The most recent amendatory acts are L. 1905, chap. 104, amend. ing § 24, sub. 1; chap. 677, amending $ 17, subs. 5 and 8, and § 24, sub. 2; chap. 678, repealing sub. 3a of § 11; chap. 679 amending $ 2; chap. 680 amending $$ 16, 23, 28, 34 and 36; and chap. 698, which added § 31b. These acts went into effect June 1, 1905, except chap. 104 and chap. 698 which became laws March 30, and June 3, 1905, respectively.
Among the legislative acts supplemental to the Liquor Tax Law
Laws of 1896, chapter 900, authorizing the sale of ale and beer upon the premises of the New York State Soldiers and Sailors' Home of Bath, N. Y., and providing for the expenditure of the net proceeds therefrom.
Laws of 1897, chapter 83, providing for the audit and payment, by cities, of moneys due by reason of the termination of licenses on June thirtieth, eighteen hundred and ninety-six.
Laws of 1897, chapter 442, relating to the assessment of excise taxes in the several portions of territory consolidated to form the city of Greater New York.
Laws of 1897, chapter 742, authorizing the State Commissioner of Excise to treat that portion of the city of Rome not included within the corporation tax district limits of said city as a separate town.
Laws of 1897, chapter 775, authorizing the village of Stamford, Delaware county, to vote upon questions specified in section six teen of chapter one hundred and twelve of the laws of eighteen hundred and ninety-six.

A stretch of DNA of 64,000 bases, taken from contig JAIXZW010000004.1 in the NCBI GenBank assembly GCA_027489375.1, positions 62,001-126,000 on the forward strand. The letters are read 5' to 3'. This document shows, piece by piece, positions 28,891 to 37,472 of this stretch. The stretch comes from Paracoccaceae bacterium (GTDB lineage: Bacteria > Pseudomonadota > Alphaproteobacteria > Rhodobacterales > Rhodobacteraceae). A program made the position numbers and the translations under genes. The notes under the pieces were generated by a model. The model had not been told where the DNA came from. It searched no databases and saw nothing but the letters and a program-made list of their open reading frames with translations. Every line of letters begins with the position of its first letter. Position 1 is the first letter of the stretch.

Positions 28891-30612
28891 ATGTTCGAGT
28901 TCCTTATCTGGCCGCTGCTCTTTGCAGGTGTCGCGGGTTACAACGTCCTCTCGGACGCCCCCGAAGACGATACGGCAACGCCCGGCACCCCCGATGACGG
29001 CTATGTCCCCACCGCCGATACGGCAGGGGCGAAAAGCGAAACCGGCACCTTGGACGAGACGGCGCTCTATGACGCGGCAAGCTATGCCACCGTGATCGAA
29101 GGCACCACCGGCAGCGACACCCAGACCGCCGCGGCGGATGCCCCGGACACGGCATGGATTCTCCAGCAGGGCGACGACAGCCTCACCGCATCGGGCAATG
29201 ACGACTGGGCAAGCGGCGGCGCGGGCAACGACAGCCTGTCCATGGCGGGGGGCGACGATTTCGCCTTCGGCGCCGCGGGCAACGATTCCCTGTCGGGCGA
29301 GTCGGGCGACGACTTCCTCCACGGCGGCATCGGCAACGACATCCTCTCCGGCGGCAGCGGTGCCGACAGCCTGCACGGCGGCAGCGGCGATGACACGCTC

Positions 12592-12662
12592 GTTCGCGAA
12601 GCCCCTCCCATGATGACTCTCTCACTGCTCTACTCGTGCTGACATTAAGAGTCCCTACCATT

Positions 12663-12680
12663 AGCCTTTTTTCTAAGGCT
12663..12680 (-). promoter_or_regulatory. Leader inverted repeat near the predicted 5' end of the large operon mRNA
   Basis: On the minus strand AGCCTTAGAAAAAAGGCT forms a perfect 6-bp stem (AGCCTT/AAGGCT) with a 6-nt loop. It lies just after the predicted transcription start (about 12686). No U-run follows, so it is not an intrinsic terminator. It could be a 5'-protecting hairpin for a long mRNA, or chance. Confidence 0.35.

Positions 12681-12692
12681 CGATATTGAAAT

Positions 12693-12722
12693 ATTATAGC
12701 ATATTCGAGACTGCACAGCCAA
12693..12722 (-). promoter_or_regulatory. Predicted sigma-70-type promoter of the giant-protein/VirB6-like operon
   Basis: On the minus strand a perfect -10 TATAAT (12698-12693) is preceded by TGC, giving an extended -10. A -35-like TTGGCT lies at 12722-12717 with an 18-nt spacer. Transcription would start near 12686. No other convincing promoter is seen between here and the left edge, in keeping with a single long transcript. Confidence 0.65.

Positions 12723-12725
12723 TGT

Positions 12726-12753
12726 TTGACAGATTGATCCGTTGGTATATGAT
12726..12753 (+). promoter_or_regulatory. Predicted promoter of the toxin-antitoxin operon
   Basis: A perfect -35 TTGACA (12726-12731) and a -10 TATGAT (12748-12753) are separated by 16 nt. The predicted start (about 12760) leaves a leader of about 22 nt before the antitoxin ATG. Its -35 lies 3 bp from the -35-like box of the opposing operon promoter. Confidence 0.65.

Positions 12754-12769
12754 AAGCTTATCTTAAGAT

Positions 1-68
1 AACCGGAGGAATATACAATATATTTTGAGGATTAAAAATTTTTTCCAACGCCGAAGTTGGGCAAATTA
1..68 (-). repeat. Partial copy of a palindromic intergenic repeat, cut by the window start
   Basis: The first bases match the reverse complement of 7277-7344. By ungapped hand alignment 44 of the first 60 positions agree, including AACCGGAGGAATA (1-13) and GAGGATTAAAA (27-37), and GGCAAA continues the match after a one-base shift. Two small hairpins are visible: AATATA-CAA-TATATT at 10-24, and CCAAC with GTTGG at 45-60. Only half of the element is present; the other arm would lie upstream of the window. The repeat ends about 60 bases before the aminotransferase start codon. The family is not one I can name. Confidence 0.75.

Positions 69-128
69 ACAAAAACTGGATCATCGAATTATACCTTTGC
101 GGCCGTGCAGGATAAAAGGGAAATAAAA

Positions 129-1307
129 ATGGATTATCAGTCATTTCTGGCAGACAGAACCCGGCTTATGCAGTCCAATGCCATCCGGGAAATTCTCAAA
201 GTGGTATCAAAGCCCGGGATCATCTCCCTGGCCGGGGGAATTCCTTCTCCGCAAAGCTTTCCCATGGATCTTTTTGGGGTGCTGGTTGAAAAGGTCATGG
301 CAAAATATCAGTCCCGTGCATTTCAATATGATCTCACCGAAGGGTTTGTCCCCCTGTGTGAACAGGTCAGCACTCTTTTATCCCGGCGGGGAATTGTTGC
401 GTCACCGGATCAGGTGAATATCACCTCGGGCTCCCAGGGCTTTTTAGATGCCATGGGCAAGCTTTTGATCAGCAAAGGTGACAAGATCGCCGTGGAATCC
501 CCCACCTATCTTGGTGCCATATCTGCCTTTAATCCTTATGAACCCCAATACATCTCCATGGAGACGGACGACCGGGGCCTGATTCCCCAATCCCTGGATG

Laws of 1898, chapter 497, to amend chapter four hundred and thirty-nine of the laws of eighteen hundred and ninetyseven, entitled "An act to provide for the holding of annual town meetings and elections in the towns in the counties of Rockland, Orange and Sullivan.”
Laws of 1903, chapter 158, authorizing the electors of the town of Newfane, Niagara county, to vote upon the local option questions specified in section 16 of the Liquor Tax Law, as restricted to the limits of the hamlet known as Olcott, situate in said town.
Laws of 1903, chapter 514, amending the Greater New York Charter relating to the sale of liquors in Wallabout Market, Borough of Brooklyn.
Laws of 1905, chapter 697, providing for the inspection of hotels and the revocation of liquor tax certificates unlawfully obtained therefor.
It should be borne in mind that many of the decisions relating to the Liquor Tax Law contained in this publication are not now authoritative. The Legislature has amended thirty sections of the original statute (see vol. 1, page vii), and the appellate courts have explained, modified, limited, disapproved and reversed decisions not in harmony with prevailing judicial opinion.
An examination of the table of cases will show how any particular decision may affect, or be affected by other decisions in the same case. An examination of the cases cited under any particular decision will also show how such decision may have been considered in such other cases.
The excise cases decided prior to the enactment of the Liquor Tax Law will seldom now be found directly in point, but many of the decisions therein bear historically and argumentatively upon questions of construction and practice under the present Liquor Tax Law. Pertinent propositions and phrases have been emphasized or pointed out rather than an accurate syllabus of each decision attempted.
For arrangement of decisions under the Liquor Tax Law by subjects, see third, fourth and fifth editions of the Liquor Tax Law, annotated, as published by the State Commissioner of Excise.
W. E. S.